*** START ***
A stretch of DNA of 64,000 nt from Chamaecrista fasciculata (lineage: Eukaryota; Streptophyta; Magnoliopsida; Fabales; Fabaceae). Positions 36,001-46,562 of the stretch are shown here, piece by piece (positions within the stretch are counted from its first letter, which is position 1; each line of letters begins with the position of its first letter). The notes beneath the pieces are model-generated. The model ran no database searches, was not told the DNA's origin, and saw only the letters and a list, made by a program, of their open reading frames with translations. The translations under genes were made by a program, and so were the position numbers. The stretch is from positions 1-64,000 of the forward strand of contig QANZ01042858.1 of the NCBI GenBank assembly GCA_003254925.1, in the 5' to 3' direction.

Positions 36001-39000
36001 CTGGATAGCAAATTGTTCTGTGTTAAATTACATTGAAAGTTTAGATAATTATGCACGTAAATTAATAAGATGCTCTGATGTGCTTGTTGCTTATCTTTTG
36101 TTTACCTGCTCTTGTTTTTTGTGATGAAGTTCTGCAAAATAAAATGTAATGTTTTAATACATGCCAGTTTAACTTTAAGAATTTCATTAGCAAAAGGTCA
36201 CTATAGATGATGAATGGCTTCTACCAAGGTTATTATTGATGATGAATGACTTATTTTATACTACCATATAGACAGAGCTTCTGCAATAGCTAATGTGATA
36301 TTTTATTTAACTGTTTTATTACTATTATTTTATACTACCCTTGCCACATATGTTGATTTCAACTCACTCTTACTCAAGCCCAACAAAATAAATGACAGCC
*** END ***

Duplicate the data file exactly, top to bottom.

A stretch of DNA of 64,000 nt from Chamaecrista fasciculata (lineage: Eukaryota; Streptophyta; Magnoliopsida; Fabales; Fabaceae). Positions 36,001-46,562 of the stretch are shown here, piece by piece (positions within the stretch are counted from its first letter, which is position 1; each line of letters begins with the position of its first letter). The notes beneath the pieces are model-generated. The model ran no database searches, was not told the DNA's origin, and saw only the letters and a list, made by a program, of their open reading frames with translations. The translations under genes were made by a program, and so were the position numbers. The stretch is from positions 1-64,000 of the forward strand of contig QANZ01042858.1 of the NCBI GenBank assembly GCA_003254925.1, in the 5' to 3' direction.

Positions 36001-39000
36001 CTGGATAGCAAATTGTTCTGTGTTAAATTACATTGAAAGTTTAGATAATTATGCACGTAAATTAATAAGATGCTCTGATGTGCTTGTTGCTTATCTTTTG
36101 TTTACCTGCTCTTGTTTTTTGTGATGAAGTTCTGCAAAATAAAATGTAATGTTTTAATACATGCCAGTTTAACTTTAAGAATTTCATTAGCAAAAGGTCA
36201 CTATAGATGATGAATGGCTTCTACCAAGGTTATTATTGATGATGAATGACTTATTTTATACTACCATATAGACAGAGCTTCTGCAATAGCTAATGTGATA
36301 TTTTATTTAACTGTTTTATTACTATTATTTTATACTACCCTTGCCACATATGTTGATTTCAACTCACTCTTACTCAAGCCCAACAAAATAAATGACAGCC